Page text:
Sculpture At Hollywood & Highland Removed In Response To Weinstein Scandal

hollywoodandhighland_shoppingcenter.jpg
The Hollywood & Highland shopping center. (Photo by Robert Koo via the LAist Featured Photos pool on Flickr)

A fiberglass sculpture of a daybed at the Hollywood & Highland shopping center has been removed in response to the growing list of sexual harassment and sexual assault allegations within the entertainment industry. The sculpture was part of Erika Rothenberg's "Road to Hollywood" public art installation, and many took it to represent the famous "casting couch" as one part of the path to Hollywood success. The "casting couch" trope has long been associated with exchanging rape and/or sexual favors for acting roles.

The L.A. Times confirmed the statue has been removed. It is now covered in blue tarp and set aside. Hollywood & Highland management told the Times "in light of current events we have deemed this component of ‘The Road to Hollywood’ to be insensitive and it has been removed from public display."

The "Road to Hollywood" art installation is a mosaic path that goes from the Hollywood Boulevard entrance of the shopping center to a patio that looks out over Highland Avenue. The path includes tiles with "succinct stor[ies] of why an anonymous actor, studio hand or other worker in the industry chose to leave their home and head west," as described by the L.A. Times. The couch sculpture is at the very end of the installation, and often tourists and visitors will sit on it (it reportedly had a great view of the Hollywood sign).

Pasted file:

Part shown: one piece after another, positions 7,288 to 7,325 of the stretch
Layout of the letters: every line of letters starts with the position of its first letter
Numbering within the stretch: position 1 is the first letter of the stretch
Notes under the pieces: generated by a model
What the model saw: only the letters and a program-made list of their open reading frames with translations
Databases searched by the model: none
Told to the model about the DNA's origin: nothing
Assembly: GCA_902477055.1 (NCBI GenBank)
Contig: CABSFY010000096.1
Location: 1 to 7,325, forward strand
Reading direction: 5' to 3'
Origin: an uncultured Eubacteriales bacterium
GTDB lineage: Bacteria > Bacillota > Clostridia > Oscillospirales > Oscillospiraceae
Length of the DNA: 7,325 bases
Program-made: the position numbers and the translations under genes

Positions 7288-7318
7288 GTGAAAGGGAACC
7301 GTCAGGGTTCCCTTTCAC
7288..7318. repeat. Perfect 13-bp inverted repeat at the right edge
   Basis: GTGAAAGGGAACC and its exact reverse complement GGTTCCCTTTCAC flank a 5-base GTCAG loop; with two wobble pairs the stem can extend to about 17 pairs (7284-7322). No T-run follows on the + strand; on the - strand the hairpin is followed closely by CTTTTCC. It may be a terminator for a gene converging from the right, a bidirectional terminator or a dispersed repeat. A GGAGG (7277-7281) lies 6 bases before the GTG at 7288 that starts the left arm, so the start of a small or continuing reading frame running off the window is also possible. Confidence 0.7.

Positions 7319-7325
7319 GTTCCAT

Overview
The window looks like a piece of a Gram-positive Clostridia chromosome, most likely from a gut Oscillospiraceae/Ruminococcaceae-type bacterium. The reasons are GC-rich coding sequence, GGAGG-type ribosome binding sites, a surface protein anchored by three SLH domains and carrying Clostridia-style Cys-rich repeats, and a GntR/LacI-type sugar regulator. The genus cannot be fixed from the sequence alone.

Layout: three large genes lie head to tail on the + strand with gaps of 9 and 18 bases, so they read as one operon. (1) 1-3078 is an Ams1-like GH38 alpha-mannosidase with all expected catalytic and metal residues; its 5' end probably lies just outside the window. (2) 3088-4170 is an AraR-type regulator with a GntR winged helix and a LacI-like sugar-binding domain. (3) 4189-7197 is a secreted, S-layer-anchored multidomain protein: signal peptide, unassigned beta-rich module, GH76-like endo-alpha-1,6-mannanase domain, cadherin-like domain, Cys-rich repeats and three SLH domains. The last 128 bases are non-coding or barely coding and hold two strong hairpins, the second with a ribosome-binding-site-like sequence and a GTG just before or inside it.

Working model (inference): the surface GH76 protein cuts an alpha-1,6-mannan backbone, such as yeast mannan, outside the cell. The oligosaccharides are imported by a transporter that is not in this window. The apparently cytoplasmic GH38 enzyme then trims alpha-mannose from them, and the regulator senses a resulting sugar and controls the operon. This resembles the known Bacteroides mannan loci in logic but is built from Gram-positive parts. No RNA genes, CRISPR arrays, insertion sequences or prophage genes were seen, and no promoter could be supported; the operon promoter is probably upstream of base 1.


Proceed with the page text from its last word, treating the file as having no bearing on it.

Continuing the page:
The feminist blog Shakesville posted about the couch earlier this week, and the writer claims to have called Hollywood & Highland management multiple times about removing the couch.

The popular local Facebook page Hidden Los Angeles posted about the couch as well. In the post, the writer points out "The Famous Casting Couch" and cites some of the stories on the "Road to Hollywood" mosaic path, including one where a Hollywood mogul tells a girl she's "too fat" and one where a girl quits a job because of a sexually inappropriate boss.

After the removal, a Twitter user got a snapshot of the spot where the couch used to be on display.

Hollywood & Highland management was not available for comment on whether the social media and online calls for removal had a direct influence on the decision to take down the sculpture.

The removal comes in the wake of Harvey Weinstein's growing list of sexual assault and harassment allegations, which has also prompted other alleged victims of sexual harassment to speak up about their experience with figures like Oliver Stone and The Gaslamp Killer.